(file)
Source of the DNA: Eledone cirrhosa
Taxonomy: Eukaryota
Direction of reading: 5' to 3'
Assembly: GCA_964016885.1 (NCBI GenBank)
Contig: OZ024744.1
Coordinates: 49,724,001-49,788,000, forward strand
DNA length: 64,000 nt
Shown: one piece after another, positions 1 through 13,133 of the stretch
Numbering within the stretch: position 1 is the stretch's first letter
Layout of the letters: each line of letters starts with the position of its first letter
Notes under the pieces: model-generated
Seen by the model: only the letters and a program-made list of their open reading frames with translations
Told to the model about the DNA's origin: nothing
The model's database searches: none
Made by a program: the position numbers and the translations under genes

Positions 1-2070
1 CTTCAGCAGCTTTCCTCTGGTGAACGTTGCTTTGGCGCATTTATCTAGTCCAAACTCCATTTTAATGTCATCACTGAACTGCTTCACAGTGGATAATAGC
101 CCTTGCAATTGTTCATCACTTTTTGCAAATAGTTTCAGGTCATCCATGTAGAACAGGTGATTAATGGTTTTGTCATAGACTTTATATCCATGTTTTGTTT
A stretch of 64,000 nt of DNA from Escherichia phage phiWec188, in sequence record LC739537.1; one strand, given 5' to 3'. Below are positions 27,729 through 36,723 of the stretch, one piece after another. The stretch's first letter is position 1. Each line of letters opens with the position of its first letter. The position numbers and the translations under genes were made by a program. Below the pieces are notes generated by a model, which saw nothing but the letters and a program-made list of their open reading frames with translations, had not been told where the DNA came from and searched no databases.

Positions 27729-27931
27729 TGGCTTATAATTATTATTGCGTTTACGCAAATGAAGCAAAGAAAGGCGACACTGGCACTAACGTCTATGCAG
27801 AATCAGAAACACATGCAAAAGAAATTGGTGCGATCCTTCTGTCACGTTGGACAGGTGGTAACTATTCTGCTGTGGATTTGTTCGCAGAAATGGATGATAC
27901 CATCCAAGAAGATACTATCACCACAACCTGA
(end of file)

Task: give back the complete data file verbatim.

Source of the DNA: Eledone cirrhosa
Taxonomy: Eukaryota
Direction of reading: 5' to 3'
Assembly: GCA_964016885.1 (NCBI GenBank)
Contig: OZ024744.1
Coordinates: 49,724,001-49,788,000, forward strand
DNA length: 64,000 nt
Shown: one piece after another, positions 1 through 13,133 of the stretch
Numbering within the stretch: position 1 is the stretch's first letter
Layout of the letters: each line of letters starts with the position of its first letter
Notes under the pieces: model-generated
Seen by the model: only the letters and a program-made list of their open reading frames with translations
Told to the model about the DNA's origin: nothing
The model's database searches: none
Made by a program: the position numbers and the translations under genes

Positions 1-2070
1 CTTCAGCAGCTTTCCTCTGGTGAACGTTGCTTTGGCGCATTTATCTAGTCCAAACTCCATTTTAATGTCATCACTGAACTGCTTCACAGTGGATAATAGC
101 CCTTGCAATTGTTCATCACTTTTTGCAAATAGTTTCAGGTCATCCATGTAGAACAGGTGATTAATGGTTTTGTCATAGACTTTATATCCATGTTTTGTTT
A stretch of 64,000 nt of DNA from Escherichia phage phiWec188, in sequence record LC739537.1; one strand, given 5' to 3'. Below are positions 27,729 through 36,723 of the stretch, one piece after another. The stretch's first letter is position 1. Each line of letters opens with the position of its first letter. The position numbers and the translations under genes were made by a program. Below the pieces are notes generated by a model, which saw nothing but the letters and a program-made list of their open reading frames with translations, had not been told where the DNA came from and searched no databases.

Positions 27729-27931
27729 TGGCTTATAATTATTATTGCGTTTACGCAAATGAAGCAAAGAAAGGCGACACTGGCACTAACGTCTATGCAG
27801 AATCAGAAACACATGCAAAAGAAATTGGTGCGATCCTTCTGTCACGTTGGACAGGTGGTAACTATTCTGCTGTGGATTTGTTCGCAGAAATGGATGATAC
27901 CATCCAAGAAGATACTATCACCACAACCTGA